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Warner Bros. Interactive, the publisher of Middle-Earth: Shadow of Mordor, has received criticism from some developers after it succeeded in patenting the game’s Nemesis System.
As reported by IGN, the US Patent and Trademark Office has confirmed that Warner’s patent will go into effect on February 23 of this year, with the option to maintain it until 2035.
The patent covers a system featuring procedurally-generated NPCs that exist in a hierarchy and interact with and will remember the actions of players. Any such system is now effectively the property of Warner Bros. Interactive.
Warner Bros. had been trying to secure a patent for the Nemesis System since 2015.
Mike Bithell, the designer behind Thomas Was Alone and John Wick Hex, was one developer who criticised the news on social media.
“This is really gross, especially for a franchise that built its brilliant nemesis system on top of a whole heap of mechanics replicated from other games,” he wrote. “As all games do. Because that’s how culture and creativity works. Be a better neighbor, WB.”
Cat Manning, a narrative designer at Riot Games, said she was concerned that Warner’s patent could be used to shut down innovation in other games.
“I looked at the patent and it’s so broad as to be absurd! multiple other emergent narrative systems that I have seen & worked on could be described with their language! It probably would not be legally enforceable but I & other indie devs don’t have the money to find out!”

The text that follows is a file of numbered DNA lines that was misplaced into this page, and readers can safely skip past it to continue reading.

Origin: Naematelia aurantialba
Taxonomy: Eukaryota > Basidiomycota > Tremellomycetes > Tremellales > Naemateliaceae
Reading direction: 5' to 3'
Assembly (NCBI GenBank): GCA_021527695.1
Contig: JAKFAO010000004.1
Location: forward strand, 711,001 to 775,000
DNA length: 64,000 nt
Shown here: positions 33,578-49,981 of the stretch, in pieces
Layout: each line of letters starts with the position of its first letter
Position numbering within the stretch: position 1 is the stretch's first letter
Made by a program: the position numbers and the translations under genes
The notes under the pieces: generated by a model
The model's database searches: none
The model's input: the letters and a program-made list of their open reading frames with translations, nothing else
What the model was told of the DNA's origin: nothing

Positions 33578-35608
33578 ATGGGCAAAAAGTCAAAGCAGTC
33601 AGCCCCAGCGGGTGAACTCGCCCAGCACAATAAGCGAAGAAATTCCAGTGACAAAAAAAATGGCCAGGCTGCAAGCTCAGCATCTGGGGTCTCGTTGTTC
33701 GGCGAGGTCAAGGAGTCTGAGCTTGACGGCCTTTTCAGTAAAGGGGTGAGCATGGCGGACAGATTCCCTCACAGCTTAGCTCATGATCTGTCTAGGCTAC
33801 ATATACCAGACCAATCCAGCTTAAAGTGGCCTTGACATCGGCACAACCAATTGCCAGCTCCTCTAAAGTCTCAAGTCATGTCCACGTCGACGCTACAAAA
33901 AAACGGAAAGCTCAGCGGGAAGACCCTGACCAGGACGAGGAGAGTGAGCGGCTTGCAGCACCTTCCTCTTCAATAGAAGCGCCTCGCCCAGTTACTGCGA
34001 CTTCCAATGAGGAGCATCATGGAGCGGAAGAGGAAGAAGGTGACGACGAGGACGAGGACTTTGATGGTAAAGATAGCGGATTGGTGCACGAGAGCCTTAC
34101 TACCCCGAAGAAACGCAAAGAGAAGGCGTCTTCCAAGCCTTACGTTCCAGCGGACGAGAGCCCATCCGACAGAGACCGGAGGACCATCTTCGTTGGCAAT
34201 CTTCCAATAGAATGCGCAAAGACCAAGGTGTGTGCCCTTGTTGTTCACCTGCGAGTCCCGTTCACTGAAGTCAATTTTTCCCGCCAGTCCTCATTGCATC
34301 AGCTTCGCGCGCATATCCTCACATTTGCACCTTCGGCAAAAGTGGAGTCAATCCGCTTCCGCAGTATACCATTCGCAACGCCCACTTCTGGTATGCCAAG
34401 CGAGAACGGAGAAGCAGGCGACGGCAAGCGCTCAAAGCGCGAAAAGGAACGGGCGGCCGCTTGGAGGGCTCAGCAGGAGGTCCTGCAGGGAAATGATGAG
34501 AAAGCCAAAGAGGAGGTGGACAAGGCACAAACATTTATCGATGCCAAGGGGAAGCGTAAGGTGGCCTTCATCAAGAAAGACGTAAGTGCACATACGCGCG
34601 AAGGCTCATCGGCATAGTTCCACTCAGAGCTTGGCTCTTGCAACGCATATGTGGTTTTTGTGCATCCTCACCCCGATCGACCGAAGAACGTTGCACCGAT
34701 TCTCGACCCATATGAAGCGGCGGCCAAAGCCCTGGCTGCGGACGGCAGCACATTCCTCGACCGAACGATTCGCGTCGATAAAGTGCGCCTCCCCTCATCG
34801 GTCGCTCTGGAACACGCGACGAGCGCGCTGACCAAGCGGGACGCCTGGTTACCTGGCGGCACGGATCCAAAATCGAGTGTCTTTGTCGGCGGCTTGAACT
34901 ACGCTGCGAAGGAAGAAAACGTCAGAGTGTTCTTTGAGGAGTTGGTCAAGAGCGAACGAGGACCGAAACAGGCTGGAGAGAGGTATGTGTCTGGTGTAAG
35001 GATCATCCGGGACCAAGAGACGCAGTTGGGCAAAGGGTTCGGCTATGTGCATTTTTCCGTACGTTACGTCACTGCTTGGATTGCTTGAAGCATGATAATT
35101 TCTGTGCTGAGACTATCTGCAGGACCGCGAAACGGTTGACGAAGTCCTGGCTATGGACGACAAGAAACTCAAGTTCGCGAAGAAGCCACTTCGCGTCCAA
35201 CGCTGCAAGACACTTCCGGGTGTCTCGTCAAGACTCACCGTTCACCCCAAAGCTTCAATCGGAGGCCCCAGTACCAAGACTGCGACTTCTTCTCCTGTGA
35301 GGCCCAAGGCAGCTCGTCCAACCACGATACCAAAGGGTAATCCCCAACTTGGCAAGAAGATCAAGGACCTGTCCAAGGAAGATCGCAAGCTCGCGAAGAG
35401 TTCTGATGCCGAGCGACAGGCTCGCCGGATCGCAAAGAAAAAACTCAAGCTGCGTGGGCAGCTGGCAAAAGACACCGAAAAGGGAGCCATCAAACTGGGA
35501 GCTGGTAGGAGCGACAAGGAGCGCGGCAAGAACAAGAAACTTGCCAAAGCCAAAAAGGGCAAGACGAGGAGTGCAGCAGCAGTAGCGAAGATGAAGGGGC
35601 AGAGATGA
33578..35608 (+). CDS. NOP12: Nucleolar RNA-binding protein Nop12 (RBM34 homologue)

She added: “I have zero interest in copying the Nemesis system whole cloth! Personally there are a number of other things there I would do differently. But the patent is so broad that I’m still worried that it’s a license to stop ANY similar work from being developed!”
Historically, many game developers have patented gameplay systems featured in their projects but, as noted by PC Gamer, there are few public examples of them actually being enforced.
Bandai Namco patented “arranging a plurality of objects” like in Katamari Damacy, but there are many games that feature such a system. Likewise, EA’s patent on the BioWare dialogue wheel didn’t shut down Deus Ex: Mankind Divided or Fallout 4.
Microsoft also had a patent on games awarding bonus points “if the player performs feats of style that are not necessary tasks of the game” for 19 years, but has seemingly never enforced it on the many games with style points.
As pointed out in a video by Game Maker’s Toolkit, one patent that did result in legal action was related to floating arrows that told players where to go in Sega’s Crazy Taxi, which was part of the lawsuit Sega filed against Fox Interactive in 2003, after The Simpsons: Road Rage used the same feature.
However, Sega’s dispute with Fox Interactive involved many more similarities than just the game’s floating arrows. The suit was settled out of court for an undisclosed amount.